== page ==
Performance capture pioneer Andy Serkis has revealed he plans to shoot his directorial debut, an adaptation of George Orwell’s Animal Farm, in the second half of 2014.

“We’ve started pre-vis which in the virtual world in many instances means you’ve already started shooting the film,” Serkis, told Screendaily on the fringes of the Cinematic Innovation Summit (CIS) in Dubai on Thursday. “Principal photography will take place in the middle to third quarter of next year.”

Serkis’ Animal Farm was first announced in October 2012, as the inaugural production of Imaginarium, the new performance capture studio co-founded by Serkis with producer Jonathan Cavendish, but there has been little news about the project since.

A speaker at the summit, Serkis told delegates that he had directed pre-vis work via Skype from his trailer on the set of Dawn Of The Planet Of The Apes, in which he will reprise his role as rebel ape leader Caesar from Rise Of The Planet Of The Apes.  

Talking afterwards, Serkis revealed Imaginarium is working with German concept artist Michael Kutsche, whose film credits include Alice in Wonderland, Thor, Maleficent and The Amazing Spider-Man 2, to create a heightened design aesthetic for Animal Farm.

“What we’re trying to do is fairly unique. It’s going to be entirely performance captured, so rather than photographing real animals and showing them with talking mouths, it will all be generated by the interaction between the actors playing those roles…the physicality and facial expressions of all the animals will come directly from actors’ performances,” said Serkis.

“The design for those has to work in a particular way and it’s a particular heightened design look we’re going for. We also have to find a balancing aesthetic for the environment in which we situate the characters. We’re experimenting shooting with live action plates but with a heightened design…it’s not just shooting in a field,” he added.

He said “a great cast” had been finalised but that Imaginarium would not announce anything until financing was completed in 2014. He put the budget at $50m.

“We’re producing this like an independent movie. The idea is to get as far down the road as we can but eventually we expect a studio to get involved,” said Serkis.

He said Imaginarium had recently secured an equity partner for the film, which he could not reveal at present, and that UK sales company Embankment had already achieved a handful of pre-sales after presenting the project at Berlin even though there had been no script at the time.  

Serkis said Imaginarium’s second announced project, an adaptation of Samantha Shannon’s The Bone Season, was still in very, early stages of development. The company recently announced it would be producing the film with Chernin Entertainment, backed by 20th Century Fox. The company also announced a first-look deal with Fox at the same time. 

Set in 2059, The Bone Season revolves around a young clairvoyant who is caught up in London’s murky underworld. One day she is kidnapped and taken to the mysterious city of Oxford. In a bid to escape, she attempts to enter her captor’s mind.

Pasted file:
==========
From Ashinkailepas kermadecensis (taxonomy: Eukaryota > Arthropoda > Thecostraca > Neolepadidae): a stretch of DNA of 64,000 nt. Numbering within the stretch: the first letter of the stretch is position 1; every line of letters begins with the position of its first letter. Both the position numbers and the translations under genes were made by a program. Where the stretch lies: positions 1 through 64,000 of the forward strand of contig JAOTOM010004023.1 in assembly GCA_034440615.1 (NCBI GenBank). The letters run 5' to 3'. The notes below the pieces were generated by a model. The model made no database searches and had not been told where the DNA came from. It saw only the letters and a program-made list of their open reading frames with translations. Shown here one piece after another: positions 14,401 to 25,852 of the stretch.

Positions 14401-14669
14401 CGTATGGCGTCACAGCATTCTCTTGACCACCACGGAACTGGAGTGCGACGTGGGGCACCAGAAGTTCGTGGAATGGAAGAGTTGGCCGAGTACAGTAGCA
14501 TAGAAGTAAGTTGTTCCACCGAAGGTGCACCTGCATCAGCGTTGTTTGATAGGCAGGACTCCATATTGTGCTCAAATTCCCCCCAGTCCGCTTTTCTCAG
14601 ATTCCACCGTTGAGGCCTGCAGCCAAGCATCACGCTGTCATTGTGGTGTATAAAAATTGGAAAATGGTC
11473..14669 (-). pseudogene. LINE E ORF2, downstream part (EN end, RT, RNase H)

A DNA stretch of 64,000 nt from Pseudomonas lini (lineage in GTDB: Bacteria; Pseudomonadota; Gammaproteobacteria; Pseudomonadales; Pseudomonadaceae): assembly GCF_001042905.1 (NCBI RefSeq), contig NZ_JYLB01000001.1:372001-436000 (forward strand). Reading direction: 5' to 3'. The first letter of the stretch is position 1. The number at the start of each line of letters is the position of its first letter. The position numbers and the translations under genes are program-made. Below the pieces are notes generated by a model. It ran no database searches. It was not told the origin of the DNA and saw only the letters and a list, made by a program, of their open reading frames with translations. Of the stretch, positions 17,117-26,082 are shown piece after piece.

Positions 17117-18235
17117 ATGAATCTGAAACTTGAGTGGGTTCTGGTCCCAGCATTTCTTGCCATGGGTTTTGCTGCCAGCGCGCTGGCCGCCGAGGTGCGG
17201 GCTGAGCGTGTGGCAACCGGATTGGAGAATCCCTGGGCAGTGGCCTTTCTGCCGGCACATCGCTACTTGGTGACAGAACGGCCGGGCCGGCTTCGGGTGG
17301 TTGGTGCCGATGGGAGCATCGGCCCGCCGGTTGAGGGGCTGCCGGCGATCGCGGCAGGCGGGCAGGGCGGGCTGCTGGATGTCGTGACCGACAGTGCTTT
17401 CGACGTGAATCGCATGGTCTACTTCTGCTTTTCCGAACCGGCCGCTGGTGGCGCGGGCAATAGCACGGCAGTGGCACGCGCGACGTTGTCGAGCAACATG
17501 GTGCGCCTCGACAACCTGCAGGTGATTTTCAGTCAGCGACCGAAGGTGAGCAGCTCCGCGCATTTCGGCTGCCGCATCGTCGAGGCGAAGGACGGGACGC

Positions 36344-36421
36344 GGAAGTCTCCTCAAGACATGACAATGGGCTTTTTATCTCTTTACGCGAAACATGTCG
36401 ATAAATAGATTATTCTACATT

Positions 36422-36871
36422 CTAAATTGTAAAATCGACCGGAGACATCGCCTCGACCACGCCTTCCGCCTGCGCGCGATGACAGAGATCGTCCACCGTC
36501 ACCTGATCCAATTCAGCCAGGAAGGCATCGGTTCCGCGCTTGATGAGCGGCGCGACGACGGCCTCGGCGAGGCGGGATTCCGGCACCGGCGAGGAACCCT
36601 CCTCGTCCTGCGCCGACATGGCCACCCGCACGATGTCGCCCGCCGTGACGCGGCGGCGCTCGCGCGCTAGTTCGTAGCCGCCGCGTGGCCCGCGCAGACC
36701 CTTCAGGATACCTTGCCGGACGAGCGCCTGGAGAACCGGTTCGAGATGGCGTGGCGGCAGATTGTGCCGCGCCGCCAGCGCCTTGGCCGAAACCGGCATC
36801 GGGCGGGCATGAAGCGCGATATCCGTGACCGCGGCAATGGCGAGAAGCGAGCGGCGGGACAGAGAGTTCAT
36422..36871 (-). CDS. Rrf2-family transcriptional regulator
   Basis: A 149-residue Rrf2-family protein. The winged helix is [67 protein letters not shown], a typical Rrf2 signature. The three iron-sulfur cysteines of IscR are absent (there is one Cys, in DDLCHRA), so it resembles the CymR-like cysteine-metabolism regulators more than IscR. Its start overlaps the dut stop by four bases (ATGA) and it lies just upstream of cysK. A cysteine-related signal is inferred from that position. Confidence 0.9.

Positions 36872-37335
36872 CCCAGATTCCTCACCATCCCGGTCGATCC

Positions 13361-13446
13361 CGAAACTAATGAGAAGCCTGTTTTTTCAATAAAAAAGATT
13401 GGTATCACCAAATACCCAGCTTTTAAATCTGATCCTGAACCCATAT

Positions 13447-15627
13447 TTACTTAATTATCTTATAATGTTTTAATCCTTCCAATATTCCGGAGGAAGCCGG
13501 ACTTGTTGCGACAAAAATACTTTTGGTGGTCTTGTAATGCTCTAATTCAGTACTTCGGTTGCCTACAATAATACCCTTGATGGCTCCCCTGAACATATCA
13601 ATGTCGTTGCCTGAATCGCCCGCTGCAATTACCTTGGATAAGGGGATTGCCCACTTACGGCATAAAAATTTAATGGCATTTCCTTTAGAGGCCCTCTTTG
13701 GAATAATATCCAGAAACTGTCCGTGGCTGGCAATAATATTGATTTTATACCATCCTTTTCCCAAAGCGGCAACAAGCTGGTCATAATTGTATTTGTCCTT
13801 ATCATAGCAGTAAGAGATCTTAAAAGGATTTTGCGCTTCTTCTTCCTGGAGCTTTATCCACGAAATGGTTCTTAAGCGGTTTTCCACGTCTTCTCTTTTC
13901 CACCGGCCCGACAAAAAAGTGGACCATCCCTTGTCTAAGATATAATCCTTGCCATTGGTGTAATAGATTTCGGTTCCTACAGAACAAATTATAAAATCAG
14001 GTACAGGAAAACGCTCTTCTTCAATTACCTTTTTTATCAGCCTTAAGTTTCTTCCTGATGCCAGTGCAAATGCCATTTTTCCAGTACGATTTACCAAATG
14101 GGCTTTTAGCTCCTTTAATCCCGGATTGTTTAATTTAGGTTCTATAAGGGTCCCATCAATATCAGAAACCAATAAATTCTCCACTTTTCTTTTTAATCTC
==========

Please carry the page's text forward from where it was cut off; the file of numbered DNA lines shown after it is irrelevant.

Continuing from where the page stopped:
“At the moment we’re looking for writers and directors,” said Serkis.

The novel is the first in seven planned books by 22-year-old Shannon, who graduated from Oxford University last year.

“It’s an extraordinary story and an extraordinary range of books. One of our development team saw it at the Frankfurt book fair in 2011 and quickly went in and secured it,” said Serkis.

“We love the story and this open-ended world she has created…She was writing this all the time she was at Oxford. She is actually a very gregarious human being but she said she went out five times in the years she was writing,” he added.

Talking more generally to delegates at the summit, Serkis said the art of performance capture had changed enormously since he first started played the Gollum in Peter Jackson’s Lord Of The Rings trilogy.

“With Rise Of The Planet Of The Apes we were able to take performance capture outside and this was a significant move forward because up until that point it was pretty much contained within a virtual space. When we were shooting Lord Of The Rings from 1999 to 2003, I would act out my scenes on the real locations and then I would go back to the studio and play them again – there was a disconnect. I was having to look at scenes that had been shot six months before,” said Serkis.

By the time of Rise Of The Planet Of The Apes, special effects specialist Weta had designed a new suit enabling motion capture to take place on the set.

“It was terrifically liberating and brought a new reality into the game,” he added. “Before they decided to use performance capture, there was talk of using real apes or stunt guys in suits right up until quite late in pre-production.”

The latest development is new technology capturing facial expressions in detail, he noted. 

Other performance capture experts at Thursday’s conference included Stephen Lang.

“Andy’s path as an actor has been a fascinating one and an inspirational one and also I feel a personal debt to Andy, I believe it was when Jim saw Gollum that he felt the technology really did exist to realise Avatar,” said Lang after Serkis’ talk.